Book Image

Linux Kernel Programming Part 2 - Char Device Drivers and Kernel Synchronization

By : Kaiwan N Billimoria
Book Image

Linux Kernel Programming Part 2 - Char Device Drivers and Kernel Synchronization

By: Kaiwan N Billimoria

Overview of this book

Linux Kernel Programming Part 2 - Char Device Drivers and Kernel Synchronization is an ideal companion guide to the Linux Kernel Programming book. This book provides a comprehensive introduction for those new to Linux device driver development and will have you up and running with writing misc class character device driver code (on the 5.4 LTS Linux kernel) in next to no time. You'll begin by learning how to write a simple and complete misc class character driver before interfacing your driver with user-mode processes via procfs, sysfs, debugfs, netlink sockets, and ioctl. You'll then find out how to work with hardware I/O memory. The book covers working with hardware interrupts in depth and helps you understand interrupt request (IRQ) allocation, threaded IRQ handlers, tasklets, and softirqs. You'll also explore the practical usage of useful kernel mechanisms, setting up delays, timers, kernel threads, and workqueues. Finally, you'll discover how to deal with the complexity of kernel synchronization with locking technologies (mutexes, spinlocks, and atomic/refcount operators), including more advanced topics such as cache effects, a primer on lock-free techniques, deadlock avoidance (with lockdep), and kernel lock debugging techniques. By the end of this Linux kernel book, you'll have learned the fundamentals of writing Linux character device driver code for real-world projects and products.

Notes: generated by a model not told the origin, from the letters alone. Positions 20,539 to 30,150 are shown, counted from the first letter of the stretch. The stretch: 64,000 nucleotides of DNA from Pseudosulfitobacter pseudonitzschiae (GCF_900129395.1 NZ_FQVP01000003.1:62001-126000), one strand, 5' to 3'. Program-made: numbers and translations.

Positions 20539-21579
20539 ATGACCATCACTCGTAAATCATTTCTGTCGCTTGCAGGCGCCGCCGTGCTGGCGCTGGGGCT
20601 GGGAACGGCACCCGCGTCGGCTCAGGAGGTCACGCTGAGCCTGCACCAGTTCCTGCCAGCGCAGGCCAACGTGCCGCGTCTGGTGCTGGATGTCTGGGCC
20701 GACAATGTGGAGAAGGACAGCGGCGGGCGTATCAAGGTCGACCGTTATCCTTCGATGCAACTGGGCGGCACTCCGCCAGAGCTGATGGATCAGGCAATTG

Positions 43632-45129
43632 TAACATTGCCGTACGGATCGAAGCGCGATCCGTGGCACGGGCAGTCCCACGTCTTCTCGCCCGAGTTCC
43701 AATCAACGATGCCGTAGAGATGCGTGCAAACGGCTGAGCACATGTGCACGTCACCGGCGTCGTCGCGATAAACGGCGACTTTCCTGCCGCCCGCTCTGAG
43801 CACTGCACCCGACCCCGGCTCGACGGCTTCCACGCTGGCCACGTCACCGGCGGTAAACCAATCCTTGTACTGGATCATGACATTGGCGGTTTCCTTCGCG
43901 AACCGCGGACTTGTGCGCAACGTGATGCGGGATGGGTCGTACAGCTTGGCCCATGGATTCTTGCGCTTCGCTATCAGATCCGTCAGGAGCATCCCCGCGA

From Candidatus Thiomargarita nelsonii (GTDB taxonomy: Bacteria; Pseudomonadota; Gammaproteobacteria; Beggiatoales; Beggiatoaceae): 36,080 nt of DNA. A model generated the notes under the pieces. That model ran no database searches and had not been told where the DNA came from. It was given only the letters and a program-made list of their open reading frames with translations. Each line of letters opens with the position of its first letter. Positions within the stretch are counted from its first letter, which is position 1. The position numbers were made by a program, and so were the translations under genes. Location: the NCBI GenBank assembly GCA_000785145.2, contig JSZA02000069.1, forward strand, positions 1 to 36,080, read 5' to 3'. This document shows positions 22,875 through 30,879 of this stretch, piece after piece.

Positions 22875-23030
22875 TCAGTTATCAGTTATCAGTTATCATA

Table of Contents (11 chapters)
1
Section 1: Character Device Driver Basics
3
User-Kernel Communication Pathways
5
Handling Hardware Interrupts
6
Working with Kernel Timers, Threads, and Workqueues
7
Section 2: Delving Deeper

Allocating the hardware IRQ

Often, a key part of writing a device driver is really the work of trapping into and handling the hardware interrupt that the chip you're writing the driver for emits. How do you do this? The trouble is that the way that hardware interrupts are routed from the interrupt controller chip(s) to the CPU(s) varies widely; it is very platform-specific. The good news is that the Linux kernel provides an abstraction layer to abstract away all the hardware-level differences; it's referred to as thgeneric interrupt (or IRQ) handling layer. Essentially, it performs the required work under the hood and exposes APIs and data structures that are completely generic. Thus, at least theoretically, your code will work on any platform. This generic IRQ layer is what we, primarily as driver authors, shall be using, of course; all the APIs and helper routines we use fall into this category.

Recall that it's really the core kernel that,...